IF you know for sure your boyfriend is going to get himself elected US President – or your girlfriend, as I'm sure the words Madam President will come to be spoken – then by all means write it down in a daily diary and hope that one day someone will want to read it, publish it, even give you a little money for it.
If, however, you and your beau are of the common or garden variety then, may I ask, what in the world are you thinking?
Vanity Fair has published an extract from a new book about Barack Obama. It's called Young Barack Obama in Love: A Girlfriend's Secret Diary and it is horrendous.
I hate anything involving diaries, love and youth. Pepys, that's fine; there's enough plague and bringing out the dead in there to temper any level of pretension. John Adams and Lewis Carroll, they're alright. Anne Frank is forgiveable. You or I, though, shouldn't be allowed.
I looked out one of my old diaries to try to pick out an illustrative line. They were so cringeingly awful my entire body collapsed in on itself to become nothing but a burning hot black hole of shame, angst and laboured simile. I suppose it helps when you've written about a boy who goes on to be President but still, the future generally errs on the side of fairly unpredictable, so while you're writing the damn thing you're probably just pouring your self-conscious heart out any old which way. It's rarely pretty.
The late teens and early twenties, when Obama's ex, Genevieve Cook, penned her love diaries, are the worst time for cloying, pretentious prose. Quoth Genevieve: "What a startling person Barack is – so strange to voice intimations of my own perceptions – have them heard, responded to so on the sleeve." I think she's saying they've got a bit in common.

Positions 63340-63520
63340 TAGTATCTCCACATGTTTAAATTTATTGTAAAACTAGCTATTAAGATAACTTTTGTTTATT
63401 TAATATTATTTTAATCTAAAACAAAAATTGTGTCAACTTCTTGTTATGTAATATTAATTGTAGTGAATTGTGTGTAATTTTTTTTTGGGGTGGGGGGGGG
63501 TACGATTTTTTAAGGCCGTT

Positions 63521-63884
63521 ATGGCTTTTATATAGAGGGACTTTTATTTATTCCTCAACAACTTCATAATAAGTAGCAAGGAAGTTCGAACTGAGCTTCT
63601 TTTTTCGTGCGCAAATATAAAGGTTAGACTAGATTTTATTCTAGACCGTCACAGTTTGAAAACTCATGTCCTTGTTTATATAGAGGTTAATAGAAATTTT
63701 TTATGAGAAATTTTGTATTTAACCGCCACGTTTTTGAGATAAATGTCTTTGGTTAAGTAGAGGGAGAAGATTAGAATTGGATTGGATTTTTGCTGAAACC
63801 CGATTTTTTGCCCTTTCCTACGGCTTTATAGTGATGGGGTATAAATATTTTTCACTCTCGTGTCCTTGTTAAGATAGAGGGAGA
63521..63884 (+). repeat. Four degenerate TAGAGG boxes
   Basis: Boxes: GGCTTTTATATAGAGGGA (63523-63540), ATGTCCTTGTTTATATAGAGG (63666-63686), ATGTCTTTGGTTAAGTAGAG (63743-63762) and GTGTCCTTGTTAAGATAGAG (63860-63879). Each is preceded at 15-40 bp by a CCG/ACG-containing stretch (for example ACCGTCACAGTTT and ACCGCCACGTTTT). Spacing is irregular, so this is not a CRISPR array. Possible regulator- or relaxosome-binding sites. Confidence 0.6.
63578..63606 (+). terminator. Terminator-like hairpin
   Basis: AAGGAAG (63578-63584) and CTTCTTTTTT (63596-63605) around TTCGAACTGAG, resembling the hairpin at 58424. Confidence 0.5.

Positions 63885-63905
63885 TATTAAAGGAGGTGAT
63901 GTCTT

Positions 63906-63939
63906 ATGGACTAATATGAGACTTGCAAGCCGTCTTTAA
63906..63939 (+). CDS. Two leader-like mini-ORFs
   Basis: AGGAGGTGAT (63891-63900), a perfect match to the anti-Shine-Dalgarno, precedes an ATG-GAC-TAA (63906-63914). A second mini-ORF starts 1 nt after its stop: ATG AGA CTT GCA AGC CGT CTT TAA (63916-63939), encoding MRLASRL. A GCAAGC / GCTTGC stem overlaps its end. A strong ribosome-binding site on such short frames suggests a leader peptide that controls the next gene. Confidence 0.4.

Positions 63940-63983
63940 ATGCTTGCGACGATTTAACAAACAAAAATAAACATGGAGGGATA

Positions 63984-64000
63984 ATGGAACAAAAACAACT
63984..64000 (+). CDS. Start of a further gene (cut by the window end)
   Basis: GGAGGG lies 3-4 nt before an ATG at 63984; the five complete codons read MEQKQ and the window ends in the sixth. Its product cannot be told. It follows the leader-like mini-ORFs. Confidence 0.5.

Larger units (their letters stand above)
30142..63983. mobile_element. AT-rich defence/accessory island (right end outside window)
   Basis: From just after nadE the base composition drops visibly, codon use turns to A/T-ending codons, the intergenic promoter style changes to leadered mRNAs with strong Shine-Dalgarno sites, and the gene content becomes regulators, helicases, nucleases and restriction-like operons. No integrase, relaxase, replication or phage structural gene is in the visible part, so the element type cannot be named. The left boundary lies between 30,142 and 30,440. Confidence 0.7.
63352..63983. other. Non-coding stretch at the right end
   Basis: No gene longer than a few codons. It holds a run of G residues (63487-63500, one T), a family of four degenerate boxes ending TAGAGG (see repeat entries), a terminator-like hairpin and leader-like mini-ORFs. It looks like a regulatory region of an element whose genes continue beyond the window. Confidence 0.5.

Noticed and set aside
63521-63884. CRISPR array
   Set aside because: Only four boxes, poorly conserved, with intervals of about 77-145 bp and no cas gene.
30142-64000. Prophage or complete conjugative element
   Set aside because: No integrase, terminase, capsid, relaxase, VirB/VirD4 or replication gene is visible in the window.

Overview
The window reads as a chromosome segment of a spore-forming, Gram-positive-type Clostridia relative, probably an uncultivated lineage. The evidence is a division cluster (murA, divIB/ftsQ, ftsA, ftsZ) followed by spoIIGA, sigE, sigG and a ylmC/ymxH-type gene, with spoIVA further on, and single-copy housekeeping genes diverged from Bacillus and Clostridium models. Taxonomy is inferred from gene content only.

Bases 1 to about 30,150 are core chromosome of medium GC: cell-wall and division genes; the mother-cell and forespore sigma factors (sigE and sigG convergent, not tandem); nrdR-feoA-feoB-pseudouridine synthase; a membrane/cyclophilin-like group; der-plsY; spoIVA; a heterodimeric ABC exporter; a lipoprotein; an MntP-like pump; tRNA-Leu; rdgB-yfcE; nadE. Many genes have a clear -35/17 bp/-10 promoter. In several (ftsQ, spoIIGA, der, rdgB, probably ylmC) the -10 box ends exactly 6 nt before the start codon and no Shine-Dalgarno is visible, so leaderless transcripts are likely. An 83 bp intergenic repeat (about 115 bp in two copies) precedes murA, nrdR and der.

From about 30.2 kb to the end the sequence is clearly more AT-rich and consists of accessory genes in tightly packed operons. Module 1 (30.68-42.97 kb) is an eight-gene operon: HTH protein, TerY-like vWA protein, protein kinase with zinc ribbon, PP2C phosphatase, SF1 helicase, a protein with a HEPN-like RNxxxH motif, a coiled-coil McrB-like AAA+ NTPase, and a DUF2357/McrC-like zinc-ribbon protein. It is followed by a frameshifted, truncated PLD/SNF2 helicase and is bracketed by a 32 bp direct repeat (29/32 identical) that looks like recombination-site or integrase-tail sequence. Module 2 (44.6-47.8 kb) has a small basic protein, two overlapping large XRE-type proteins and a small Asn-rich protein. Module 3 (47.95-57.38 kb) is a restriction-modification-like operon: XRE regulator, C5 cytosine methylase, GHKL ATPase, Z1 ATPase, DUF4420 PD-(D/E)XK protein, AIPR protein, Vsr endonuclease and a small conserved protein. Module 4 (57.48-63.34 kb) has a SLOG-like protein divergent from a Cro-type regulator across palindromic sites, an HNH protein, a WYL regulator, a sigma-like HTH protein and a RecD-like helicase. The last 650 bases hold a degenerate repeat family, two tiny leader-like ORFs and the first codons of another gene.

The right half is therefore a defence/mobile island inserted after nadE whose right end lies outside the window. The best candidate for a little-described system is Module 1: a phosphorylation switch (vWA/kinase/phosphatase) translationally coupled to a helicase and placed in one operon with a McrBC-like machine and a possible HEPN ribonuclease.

I am also suspicious of anyone with the time and the self discipline to write a diary. Have they nothing better to do? Genevieve again: "On Sunday Barack and I raced, and I won." Maybe not. And also, and this is a thing worse than death, what if your mother reads them? Horror.
The whole point of diaries is that they're supposed to be private; at least you can burn them, which I heartily recommend.
Blogs are a modern problem. They take all the cathartic labours of a diary, all the unholy combination of self-pity, self-importance, naivety and angst, and publish them on the internet for all the world to mock at. There rarely are diamonds among coal with diaries or in the blogosphere, such as Genevieve's fine work, but such intimate portraits of our great and good will surely become rarer in the electronic age. It probably won't matter: we will as like just cobble together revelations from folks' Twitter feeds and Facebook updates. "Raced B. Won. LOL."
It's the one and only time I'll countenance the death of the written word over electronica. Put down the pen. Step away.
I WROTE a wee while ago about organ donation and presumed consent. Mark Zuckerberg, Facebook founder and ruler of the free social media world, must have read it because this week it was announced Facebook is allowing members to use their pages to register as organ donors. In the first day it signed up tens of thousands of new donors.
Anything that helps promote the importance of organ donation is a Good Thing. However, how does Facebook plan to make sure the people signing up are fully informed of what they're signing up to? After all, this is the place where more than one million people joined the group I Want To Punch Slow Walking People In The Back Of The Head while more than two million joined My Sister Said If I Get One Million Fans She Will Name Her Baby Megatron.
While I welcome the debate I hope someone's assigned to oversee the forum.
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